Date & Time: 02.03.23, 11am

Location: Lille auditorium


(07.02.23) Vinay Chakravarthi Gogineni: Personalized Federated Learning

Speaker: Vinay Chakravarthi Gogineni

Abstract: Federated learning (FL) is a distributed learning paradigm that enables geographically dispersed edge devices, often called clients, to learn a global shared model on their locally stored data without revealing it. Due to its ability to handle system and statistical heterogeneity, FL has received enormous attention. Despite its success, the traditional FL is not well suited to many practical applications such as those that involve the internet-of-things (IoT) or cyber-physical systems (CPS), where edge devices are semi-independent with device-specific dynamic behavior characteristics. A single universal model for device-specific tasks is neither reasonable nor realistic. Therefore, it is necessary to allow each device to learn and use a local, personalized model.  In this talk,  a brief overview of traditional federated learning, personalized federated learning and challenges associated with them will be presented.


(02.02.23) Ming-Chang Lee: Real-time lightweight anomaly detection approaches for open-ended time series

Speaker: Ming-Chang Lee


(26.10.22) Roman Khotyachuk: Dimensionality Reduction Methods for Numerical Partial Differential Equations (PDEs)

Speaker: Roman Khotyachuk

Abstract: In this talk, we will consider dealing with high-dimensional data from numerical PDEs. First, I will review some approaches to Dimensionality Reduction (DR) when solving PDEs numerically. The second part will be devoted to general DR methods with applications to PDEs. And finally, I will present some examples of DR from my PhD project.


(05.10.22) Nello Blaser: Open Problems in Topological Machine Learning

Speaker: Nello Blaser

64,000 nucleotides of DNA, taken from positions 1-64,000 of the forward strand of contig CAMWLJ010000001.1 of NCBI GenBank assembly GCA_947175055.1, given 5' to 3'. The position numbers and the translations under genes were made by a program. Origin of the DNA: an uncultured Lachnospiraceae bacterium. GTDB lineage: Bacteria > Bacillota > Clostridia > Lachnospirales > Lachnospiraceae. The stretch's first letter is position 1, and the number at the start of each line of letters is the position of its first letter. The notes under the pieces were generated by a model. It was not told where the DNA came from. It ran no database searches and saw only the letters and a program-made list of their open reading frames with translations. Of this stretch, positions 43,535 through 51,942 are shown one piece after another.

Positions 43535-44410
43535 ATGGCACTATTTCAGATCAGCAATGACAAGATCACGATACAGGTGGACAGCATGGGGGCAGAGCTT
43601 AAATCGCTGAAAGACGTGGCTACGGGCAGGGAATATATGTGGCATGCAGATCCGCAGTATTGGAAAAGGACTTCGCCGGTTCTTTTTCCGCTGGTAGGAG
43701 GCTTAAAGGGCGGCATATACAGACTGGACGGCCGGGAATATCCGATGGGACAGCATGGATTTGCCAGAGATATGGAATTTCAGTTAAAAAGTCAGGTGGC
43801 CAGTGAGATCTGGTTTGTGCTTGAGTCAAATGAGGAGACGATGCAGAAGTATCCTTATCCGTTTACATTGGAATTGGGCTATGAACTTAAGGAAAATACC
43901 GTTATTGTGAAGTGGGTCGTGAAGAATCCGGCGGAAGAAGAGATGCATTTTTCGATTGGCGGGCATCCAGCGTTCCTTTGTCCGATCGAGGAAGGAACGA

Abstract: Topological methods have recently gotten more traction in the machine learning community and are actively applied and developed. In this talk I will first give a short primer on topological machine learning and showcase how topological methods can be used in machine learning. The main part of the talk will then be devoted to give my perspective on important open problems that need to be addressed to allow for more wide-spread use of topological methods in machine learning.


(21.09.22) Ramin Hasibi: Geometric Machine Learning and Applications in Biology and Computer Vision

Speaker: Ramin Hasibi

Abstract: In my talk, I will discuss machine learning and specifically, deep learning methods applicable on geometric datasets. In geometric deep learning for datasets such as graphs, sets, 3D shapes or point clouds, the underlying structure of the dataset is utilized in the deep learning methods to improve the performance of the machine learning framework. Furthermore, graphs do not obey a certain structure pattern and size constrains. Therefore, the methods investigated in this work should be invariant to the size, structure and order of the elements in the dataset. This presentation is based on our recent works in the field of biology as well as our collaboration with colleagues at Aalto University of Technology for applications in computer vision and robotics.